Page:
Monday, March 19, 2007
I have a few clumps of Primrose Wanda and as far as I'm concerned it's the easiest primrose to grow in the garden. Taking very little care I have it nestled in with several other shade loving herbaceous perennials. It starts blooming the end of February and will continue until the middle of April. There are several 'Wanda' variety colours, but I have found the red-purple to be the easiest to find and simplest to grow. Primrose Wanda is one of the hardier primroses and can be grown in many areas in the United States, but it is especially suited for the moist Northwest climate. Occasional dividing after blooming is recommended if clumps start to decline or to produce more.
Wednesday, March 14, 2007
The Daffodils in the garden are starting to bloom and the first ones to open are the 'Dutch Masters'. They always brighten up the yard especially with all our grey skies up here in the Northwest. I only have a few varieties in the mixed borders and I'll share them with you as they bloom. When I see them blossom it always reminds me that I need to get more of them :)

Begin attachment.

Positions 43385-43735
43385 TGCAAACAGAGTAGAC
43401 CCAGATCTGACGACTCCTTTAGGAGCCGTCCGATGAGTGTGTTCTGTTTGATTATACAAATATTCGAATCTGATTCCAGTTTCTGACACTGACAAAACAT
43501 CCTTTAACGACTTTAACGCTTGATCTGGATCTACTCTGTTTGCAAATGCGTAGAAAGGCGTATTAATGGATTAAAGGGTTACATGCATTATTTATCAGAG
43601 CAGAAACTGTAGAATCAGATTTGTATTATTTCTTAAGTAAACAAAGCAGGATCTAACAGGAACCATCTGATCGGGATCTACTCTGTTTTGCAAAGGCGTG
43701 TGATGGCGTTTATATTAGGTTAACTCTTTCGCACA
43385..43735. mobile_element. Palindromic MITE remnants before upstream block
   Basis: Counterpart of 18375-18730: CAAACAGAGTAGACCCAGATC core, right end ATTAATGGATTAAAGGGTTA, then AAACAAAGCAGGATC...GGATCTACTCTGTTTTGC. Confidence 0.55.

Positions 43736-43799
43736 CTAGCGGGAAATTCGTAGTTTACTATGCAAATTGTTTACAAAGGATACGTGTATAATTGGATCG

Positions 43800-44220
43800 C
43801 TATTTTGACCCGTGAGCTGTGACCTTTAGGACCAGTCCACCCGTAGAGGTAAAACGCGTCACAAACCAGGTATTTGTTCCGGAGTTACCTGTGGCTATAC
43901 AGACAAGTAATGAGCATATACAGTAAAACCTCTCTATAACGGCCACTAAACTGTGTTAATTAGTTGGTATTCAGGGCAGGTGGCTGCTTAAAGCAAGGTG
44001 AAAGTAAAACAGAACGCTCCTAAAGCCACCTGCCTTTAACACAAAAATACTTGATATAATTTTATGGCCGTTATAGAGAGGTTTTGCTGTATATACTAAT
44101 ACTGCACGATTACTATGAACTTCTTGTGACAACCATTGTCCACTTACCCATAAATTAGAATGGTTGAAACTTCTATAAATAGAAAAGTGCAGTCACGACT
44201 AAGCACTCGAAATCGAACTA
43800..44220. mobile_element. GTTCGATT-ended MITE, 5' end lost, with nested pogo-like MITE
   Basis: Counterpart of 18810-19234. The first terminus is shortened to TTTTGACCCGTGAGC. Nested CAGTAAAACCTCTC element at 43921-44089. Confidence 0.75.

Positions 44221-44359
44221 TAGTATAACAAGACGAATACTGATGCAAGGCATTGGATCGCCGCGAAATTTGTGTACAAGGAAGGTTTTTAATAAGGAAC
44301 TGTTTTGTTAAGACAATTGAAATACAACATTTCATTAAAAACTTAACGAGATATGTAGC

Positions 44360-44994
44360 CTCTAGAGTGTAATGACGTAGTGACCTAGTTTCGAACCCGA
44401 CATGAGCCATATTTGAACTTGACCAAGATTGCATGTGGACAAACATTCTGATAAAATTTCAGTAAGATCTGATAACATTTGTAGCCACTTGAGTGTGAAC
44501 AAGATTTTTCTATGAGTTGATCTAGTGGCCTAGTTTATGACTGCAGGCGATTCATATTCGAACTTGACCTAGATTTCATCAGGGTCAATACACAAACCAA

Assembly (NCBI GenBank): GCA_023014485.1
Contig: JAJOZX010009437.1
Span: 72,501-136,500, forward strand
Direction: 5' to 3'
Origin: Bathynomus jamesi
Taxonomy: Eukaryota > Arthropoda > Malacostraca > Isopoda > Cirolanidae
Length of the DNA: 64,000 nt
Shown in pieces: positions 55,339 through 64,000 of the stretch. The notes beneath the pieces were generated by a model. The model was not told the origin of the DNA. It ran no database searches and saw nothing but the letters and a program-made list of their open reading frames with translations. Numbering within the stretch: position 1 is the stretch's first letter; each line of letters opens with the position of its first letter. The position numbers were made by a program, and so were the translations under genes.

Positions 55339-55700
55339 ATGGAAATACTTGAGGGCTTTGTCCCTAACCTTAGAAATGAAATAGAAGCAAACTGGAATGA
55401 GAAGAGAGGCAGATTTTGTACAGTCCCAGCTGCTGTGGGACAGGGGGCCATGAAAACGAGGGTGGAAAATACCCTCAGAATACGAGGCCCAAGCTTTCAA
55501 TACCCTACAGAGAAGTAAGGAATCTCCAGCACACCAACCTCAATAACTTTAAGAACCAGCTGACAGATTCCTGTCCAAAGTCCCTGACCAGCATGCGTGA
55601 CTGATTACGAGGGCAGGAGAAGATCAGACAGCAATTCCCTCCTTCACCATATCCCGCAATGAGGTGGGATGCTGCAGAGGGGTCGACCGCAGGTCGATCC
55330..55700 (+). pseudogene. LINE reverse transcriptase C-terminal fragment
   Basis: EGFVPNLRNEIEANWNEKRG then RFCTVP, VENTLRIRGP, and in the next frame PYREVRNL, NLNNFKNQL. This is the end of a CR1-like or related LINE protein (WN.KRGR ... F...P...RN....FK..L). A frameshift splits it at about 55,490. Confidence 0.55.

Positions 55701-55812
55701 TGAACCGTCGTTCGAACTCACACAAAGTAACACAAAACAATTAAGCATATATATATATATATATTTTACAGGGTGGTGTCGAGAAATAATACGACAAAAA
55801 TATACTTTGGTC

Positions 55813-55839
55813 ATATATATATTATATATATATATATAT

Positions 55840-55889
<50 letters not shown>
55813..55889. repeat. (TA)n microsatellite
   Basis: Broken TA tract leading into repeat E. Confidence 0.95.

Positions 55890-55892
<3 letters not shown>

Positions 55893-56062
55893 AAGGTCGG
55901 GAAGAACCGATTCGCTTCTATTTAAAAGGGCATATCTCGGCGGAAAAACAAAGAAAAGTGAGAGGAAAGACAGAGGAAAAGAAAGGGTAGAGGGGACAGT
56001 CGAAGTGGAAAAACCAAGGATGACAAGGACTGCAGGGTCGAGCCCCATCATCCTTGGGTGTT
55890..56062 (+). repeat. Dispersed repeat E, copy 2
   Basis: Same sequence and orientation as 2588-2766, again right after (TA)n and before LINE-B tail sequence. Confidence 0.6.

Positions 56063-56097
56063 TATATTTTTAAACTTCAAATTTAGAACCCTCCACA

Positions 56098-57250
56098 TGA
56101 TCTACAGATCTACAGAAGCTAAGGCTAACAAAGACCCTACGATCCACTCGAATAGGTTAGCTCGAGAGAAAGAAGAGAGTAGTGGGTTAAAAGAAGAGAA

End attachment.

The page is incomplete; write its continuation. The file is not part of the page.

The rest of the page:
Monday, March 12, 2007
The other day when the weather was so nice I took this shot of Bowles' Golden Grass ( Miliumeffusum 'Aureum'). It's taken a few years for the clumps to form, but they look great now and it was well worth the wait. This grass starts out rather upright and by midsummer will take on its more characteristic arching form. The colour changes also from chartreuse in spring to a bright lime green by summer and adds a wonderful punch of colour in the lightly shaded parts of the garden. Located next to broad leaf forms it really shows off its delicate texture and looks its brightest planted in amongst contrasting colours of purples, blues, and fuchsias.
Tuesday, March 06, 2007
Today was an amazingly beautiful day with a record high of 70 degrees (typically it's 55 degrees in early March). I actually got a chance to cut the lawn for the first time this year and have been diligently working on trying to keep ahead of the weeds. All the bulbs are up and always the first to bloom in my garden are the Blanda Amemones. I have them located in small clusters next to several of the garden walkways where I can easily see them and enjoy their diminutive form.
They spread, forming small delicate groupings and bloom for roughly 6 weeks. When planting them remember to place them in a location that goes undisturbed and has great drainage. The tubers look like small bits of bark and it is very difficult to tell the top. Soak the bulbs for a few hours, and last seasons growth scares will be able to be seen. Blandas come in many colours from whites, blues, and purples to pinks and lavenders.